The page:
Peal of Trumpets for First-Time Writers


Perhaps some of you may wonder what your loyal correspondent that writes this column also does. Then again, perhaps not. (Insert smiley face emoticon here, or maybe better, the tongue out one.)

It would take the better part of the allotted words for my column to describe all the different writing that I do/have done for consumer and trade magazines, daily and weekly newspapers and online publications about a wide swarth of topics and subjects. Then there’s the work-for-hire that I do for various corporations, businesses and individuals. Plus one of these days soon my music and culture blog will appear (I prefer to call it an “unpaid column”).

Among my professional activities of late has been editing books for self-publication, two in a row that first went public through Amazon’s CreateSpace service, which I must say both monetizes and democratizes book publishing quite fairly and efficiently. As a reader I tend to stick to books issued by actual publishing houses. But the literary Medicis don’t have a lock on quality. And I have been so impressed by two first time writers and their books I helped shepherd into print that I would like to semi-bully my pulpit here to discuss them. Just so I don’t seem too self-interested, I’ve already been paid for my services. Besides, they’re both worthy works deserving boosts here and elsewhere. And they renew my faith in how some first-time writers can delightfully surprise (though I’ve also come across manuscripts and even published books that prove that not everyone can write).

The first, Higher Nutrition by Luiza Reingatch, is subtitled “The Art & Science of Healthy Living.” I tend towards natural foods and non-Western and herbal medicinal practices – though sometimes I just have to have a bacon cheeseburger – and at first read of the manuscript was impressed at how Reingatch created a very concise compendium of alternative health, diet and lifestyle practices unlike any book I have come across before. Its author is a naturopathic practitioner trained in kinesiology and reiki, and she provides a very efficient overview of the full range of living better without modern chemistry, so to speak. The book includes references to scientific studies that back the credibility of what are largely ancient practices that can still enhance modern life. It also has a self-selection component using dowsing with a pendulum. Whether one is already immersed in what some may call “new age” living or new to it, the book is informative and useful. All that was there before I came into the process to refine and elevate the text. I’m proud to be a part of what she achieved, and even if I hadn’t been, it would be a book I’d highly recommend.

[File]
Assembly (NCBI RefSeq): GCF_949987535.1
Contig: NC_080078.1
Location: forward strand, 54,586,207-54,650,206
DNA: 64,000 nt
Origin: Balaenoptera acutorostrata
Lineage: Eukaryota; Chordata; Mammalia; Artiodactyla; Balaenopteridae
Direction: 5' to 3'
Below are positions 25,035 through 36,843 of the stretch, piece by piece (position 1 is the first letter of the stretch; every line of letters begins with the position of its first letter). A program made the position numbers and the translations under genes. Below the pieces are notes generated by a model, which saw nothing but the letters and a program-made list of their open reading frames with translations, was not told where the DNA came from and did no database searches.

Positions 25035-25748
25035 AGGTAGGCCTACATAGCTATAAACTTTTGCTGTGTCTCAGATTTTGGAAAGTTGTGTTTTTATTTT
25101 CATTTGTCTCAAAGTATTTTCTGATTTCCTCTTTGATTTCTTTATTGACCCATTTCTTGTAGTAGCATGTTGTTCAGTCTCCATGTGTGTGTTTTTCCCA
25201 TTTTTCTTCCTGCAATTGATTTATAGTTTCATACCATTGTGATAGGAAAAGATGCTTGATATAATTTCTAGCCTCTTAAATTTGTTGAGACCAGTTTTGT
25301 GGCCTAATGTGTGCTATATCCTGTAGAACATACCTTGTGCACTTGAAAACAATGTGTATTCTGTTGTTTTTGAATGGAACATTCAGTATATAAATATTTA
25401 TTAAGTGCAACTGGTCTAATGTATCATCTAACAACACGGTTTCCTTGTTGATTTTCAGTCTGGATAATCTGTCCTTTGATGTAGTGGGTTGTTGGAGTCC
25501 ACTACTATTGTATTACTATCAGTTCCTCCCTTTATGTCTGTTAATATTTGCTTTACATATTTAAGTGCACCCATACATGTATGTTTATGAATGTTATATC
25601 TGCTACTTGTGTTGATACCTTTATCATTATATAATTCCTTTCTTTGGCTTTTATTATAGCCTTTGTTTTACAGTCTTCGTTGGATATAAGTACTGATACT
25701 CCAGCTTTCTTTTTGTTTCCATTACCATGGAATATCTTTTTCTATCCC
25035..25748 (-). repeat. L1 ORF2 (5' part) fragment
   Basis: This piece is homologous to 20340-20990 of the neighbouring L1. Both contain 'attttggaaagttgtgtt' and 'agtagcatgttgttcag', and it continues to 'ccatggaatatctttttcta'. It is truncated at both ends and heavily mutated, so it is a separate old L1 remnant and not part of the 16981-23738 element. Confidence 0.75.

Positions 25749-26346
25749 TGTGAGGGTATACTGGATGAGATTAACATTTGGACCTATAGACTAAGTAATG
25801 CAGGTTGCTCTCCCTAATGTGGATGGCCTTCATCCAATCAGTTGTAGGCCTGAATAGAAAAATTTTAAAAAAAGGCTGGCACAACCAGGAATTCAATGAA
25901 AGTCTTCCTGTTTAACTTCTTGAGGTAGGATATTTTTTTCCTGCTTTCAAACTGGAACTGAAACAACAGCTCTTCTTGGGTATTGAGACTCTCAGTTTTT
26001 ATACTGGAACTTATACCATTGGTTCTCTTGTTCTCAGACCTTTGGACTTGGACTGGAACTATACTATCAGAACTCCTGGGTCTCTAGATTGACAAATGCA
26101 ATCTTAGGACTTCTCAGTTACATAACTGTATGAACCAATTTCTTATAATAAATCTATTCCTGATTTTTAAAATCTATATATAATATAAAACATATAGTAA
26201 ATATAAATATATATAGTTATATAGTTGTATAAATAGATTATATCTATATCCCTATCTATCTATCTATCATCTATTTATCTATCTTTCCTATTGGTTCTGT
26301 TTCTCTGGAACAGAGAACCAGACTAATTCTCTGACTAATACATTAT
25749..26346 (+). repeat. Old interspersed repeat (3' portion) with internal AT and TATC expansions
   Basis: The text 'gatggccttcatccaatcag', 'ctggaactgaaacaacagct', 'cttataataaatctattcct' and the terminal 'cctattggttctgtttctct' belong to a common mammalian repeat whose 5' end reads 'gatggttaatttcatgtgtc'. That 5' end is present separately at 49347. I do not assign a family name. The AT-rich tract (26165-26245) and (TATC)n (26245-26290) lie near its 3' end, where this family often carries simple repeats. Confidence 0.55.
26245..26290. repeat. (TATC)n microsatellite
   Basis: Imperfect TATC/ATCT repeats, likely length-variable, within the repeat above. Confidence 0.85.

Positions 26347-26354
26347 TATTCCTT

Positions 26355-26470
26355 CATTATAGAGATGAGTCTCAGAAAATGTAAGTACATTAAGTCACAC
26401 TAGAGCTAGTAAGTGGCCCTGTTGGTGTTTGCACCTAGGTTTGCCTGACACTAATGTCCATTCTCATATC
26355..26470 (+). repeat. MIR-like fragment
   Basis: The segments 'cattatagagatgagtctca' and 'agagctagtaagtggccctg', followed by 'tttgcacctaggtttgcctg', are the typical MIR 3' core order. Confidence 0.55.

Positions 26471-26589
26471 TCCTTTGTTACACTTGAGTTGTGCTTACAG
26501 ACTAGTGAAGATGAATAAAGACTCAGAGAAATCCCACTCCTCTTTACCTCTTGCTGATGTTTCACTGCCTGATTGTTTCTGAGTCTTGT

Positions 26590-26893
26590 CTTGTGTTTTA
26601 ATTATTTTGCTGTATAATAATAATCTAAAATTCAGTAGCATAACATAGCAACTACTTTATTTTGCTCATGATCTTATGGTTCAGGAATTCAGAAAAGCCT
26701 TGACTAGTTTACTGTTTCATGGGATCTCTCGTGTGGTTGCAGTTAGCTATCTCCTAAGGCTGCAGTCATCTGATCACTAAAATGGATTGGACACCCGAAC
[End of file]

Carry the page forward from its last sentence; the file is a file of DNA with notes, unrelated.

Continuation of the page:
I also say the same of the next tome I edited, a unique take on the art of the memoir: Training Effects by Joanne Blackerby. In writing the book proposal that should take it from its initial self-published debut to being picked up by a major house, I referenced one of a number of other memoirs in the “competitive analysis” section that was the most recent one I read, Mary Karr’s The Liar’s Club. In a similar way, it’s about (as the cover line says) “navigating though the chaos and challenges of life,” especially family dysfunction in one’s youth. But also those of fitness in Blackerby’s profession as a personal trainer.

The author – a natural writing talent with a voice all her own that was a sheer joy to edit – utilizes the core principles of personal training to structure how she tells not just her own sometimes harrowing story but also snapshots of her clients and their lives. Born in Kingston Jamaica to a doctor father of Chinese descent and a Caribbean creole mother from Trinidad, she grew up privileged yet also abused by her irrationally temperamental and violent father until the family had to flee the island’s political violence when she was five years old for Canada and then the US as a culturally awkward multiracial outsider. Later in life she was plagued by ADHD, PTSD and chronic depression. Yet her pursuit of physical fitness enabled Blackerby to address and overcome her personal trials to find fulfillment as a professional, wife and mother.

Both good reads with much to offer the soul. When my own books come to fruition, you’ll likely only read about them in the italicized note on me below. A modicum of personal modesty is becoming, but when I come across genuine talent in the course of my work, trumpeting that is called for.

Rob Patterson is a music and entertainment writer in Austin, Texas. Email

From The Progressive Populist, August 15, 2014

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